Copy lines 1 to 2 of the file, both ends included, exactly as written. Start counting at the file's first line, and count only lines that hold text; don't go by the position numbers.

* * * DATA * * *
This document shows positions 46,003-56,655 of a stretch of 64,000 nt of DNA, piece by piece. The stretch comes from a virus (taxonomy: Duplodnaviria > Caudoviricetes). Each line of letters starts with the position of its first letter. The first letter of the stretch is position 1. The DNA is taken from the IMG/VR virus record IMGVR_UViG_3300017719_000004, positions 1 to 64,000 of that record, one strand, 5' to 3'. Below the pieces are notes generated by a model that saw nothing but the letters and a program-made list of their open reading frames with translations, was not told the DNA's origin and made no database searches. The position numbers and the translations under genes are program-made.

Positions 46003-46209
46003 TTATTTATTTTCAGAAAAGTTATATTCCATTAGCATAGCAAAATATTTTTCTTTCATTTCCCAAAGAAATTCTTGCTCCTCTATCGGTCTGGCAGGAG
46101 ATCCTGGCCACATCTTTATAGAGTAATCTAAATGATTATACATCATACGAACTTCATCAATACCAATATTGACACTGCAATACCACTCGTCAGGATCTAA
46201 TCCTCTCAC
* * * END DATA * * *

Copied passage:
This document shows positions 46,003-56,655 of a stretch of 64,000 nt of DNA, piece by piece. The stretch comes from a virus (taxonomy: Duplodnaviria > Caudoviricetes). Each line of letters starts with the position of its first letter. The first letter of the stretch is position 1. The DNA is taken from the IMG/VR virus record IMGVR_UViG_3300017719_000004, positions 1 to 64,000 of that record, one strand, 5' to 3'. Below the pieces are notes generated by a model that saw nothing but the letters and a program-made list of their open reading frames with translations, was not told the DNA's origin and made no database searches. The position numbers and the translations under genes are program-made.

Positions 46003-46209